Thursday, April 11, 2013

How does Les Murray's "The Widower in the Country" convey ideas about change?

In The Widower in the country, change is conveyed in umpteen ways. The poem shows that change can bring a career of isolation and loneliness. The poem also shows how change is not forever embraced and how we should not lead a life with a need of change.

The title of the poem, the widowman in the country immediately gives the referee the impression of an individual in a vast area. This lets the readers whop that the widowman is alone and isolated. Already, the reader already feels sympathy for the widower, not only because he has incapacitated his wife, but he without delay lives alone in a vast and empty area.

In the source stanza, the first line, Ill get up soon, and leave my bed unmake, shows how the persona leads a life that is monotonous and repetitive to each one day. There is a certainty and reluctance in his expression and it seems as though he straight has no cause to make his bed, as he is lonely and there is no one who will see the bed even if it was made. At the end of the stanza, For I get up late now, the word now has been deliberately placed to show how the widower has changed his behaviour. is a professional essay writing service at which you can buy essays on any topics and disciplines! All custom essays are written by professional writers!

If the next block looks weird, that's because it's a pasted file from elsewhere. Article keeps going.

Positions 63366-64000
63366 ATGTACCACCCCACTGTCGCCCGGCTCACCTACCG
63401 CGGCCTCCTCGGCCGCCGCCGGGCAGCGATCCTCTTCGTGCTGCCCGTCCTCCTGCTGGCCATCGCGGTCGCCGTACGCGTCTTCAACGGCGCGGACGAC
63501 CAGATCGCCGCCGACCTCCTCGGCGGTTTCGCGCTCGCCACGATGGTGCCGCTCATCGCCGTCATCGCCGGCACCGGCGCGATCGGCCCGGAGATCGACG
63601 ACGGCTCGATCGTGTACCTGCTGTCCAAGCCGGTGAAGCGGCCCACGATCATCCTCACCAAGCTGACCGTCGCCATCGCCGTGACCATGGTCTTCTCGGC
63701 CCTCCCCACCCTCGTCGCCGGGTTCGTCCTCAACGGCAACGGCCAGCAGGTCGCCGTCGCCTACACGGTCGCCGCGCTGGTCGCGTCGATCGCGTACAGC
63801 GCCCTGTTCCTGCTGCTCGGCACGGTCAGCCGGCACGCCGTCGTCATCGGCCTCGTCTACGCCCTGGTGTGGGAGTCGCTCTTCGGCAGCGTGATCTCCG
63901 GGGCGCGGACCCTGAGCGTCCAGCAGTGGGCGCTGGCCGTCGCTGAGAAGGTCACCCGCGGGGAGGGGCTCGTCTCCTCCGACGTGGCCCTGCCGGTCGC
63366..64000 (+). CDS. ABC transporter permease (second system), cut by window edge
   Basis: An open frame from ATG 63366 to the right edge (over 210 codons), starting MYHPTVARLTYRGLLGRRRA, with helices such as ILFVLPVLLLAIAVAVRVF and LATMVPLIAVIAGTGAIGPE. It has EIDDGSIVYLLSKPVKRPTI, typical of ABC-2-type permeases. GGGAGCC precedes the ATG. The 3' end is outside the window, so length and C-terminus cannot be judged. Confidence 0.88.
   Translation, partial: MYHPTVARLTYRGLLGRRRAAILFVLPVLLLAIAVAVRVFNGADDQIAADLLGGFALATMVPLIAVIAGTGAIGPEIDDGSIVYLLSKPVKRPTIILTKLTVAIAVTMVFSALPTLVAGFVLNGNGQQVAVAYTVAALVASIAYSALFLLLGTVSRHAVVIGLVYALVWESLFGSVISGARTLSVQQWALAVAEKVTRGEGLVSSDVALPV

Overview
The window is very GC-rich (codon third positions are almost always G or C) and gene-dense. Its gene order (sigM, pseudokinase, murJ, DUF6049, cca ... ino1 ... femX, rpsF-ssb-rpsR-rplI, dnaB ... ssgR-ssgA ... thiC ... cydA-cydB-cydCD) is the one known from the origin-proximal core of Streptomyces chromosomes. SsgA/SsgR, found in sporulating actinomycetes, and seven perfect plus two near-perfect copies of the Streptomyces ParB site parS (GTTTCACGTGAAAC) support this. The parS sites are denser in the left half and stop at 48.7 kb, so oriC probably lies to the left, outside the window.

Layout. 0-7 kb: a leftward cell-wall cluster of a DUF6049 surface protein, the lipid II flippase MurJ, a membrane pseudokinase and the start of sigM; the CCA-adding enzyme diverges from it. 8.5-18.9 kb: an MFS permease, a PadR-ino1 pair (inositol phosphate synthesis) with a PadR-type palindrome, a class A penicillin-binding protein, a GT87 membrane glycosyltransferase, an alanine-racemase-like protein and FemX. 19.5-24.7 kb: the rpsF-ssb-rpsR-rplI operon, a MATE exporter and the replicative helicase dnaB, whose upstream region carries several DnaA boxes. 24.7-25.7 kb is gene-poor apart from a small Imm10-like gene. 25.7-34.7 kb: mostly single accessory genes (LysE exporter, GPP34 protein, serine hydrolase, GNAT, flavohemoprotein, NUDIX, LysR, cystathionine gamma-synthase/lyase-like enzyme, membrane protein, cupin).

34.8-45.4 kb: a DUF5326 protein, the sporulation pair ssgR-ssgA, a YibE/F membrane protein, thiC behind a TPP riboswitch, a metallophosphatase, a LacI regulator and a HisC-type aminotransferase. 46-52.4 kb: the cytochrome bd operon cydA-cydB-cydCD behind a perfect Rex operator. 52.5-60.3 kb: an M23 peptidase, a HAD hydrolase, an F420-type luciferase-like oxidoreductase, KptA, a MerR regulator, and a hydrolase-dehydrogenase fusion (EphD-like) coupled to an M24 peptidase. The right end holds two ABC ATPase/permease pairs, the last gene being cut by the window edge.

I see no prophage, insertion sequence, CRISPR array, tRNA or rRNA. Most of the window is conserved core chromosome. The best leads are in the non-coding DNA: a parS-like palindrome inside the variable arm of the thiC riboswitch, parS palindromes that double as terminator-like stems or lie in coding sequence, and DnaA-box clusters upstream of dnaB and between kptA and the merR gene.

In the second stanza, the personification of Christmas paddocks, aching in the heat, imitates the personas stimulate feelings, and the words aching in the heart look resembling aching in the heart, which is what the persona feels like, as he has lost his wife. Christmas is also usually a time for family gathering, and this highlights how change has caused the widower to lead a life of loneliness and isolation. This stanza is also change with negative imagery and mundane activities- The windless trees, the nettles in the yard...

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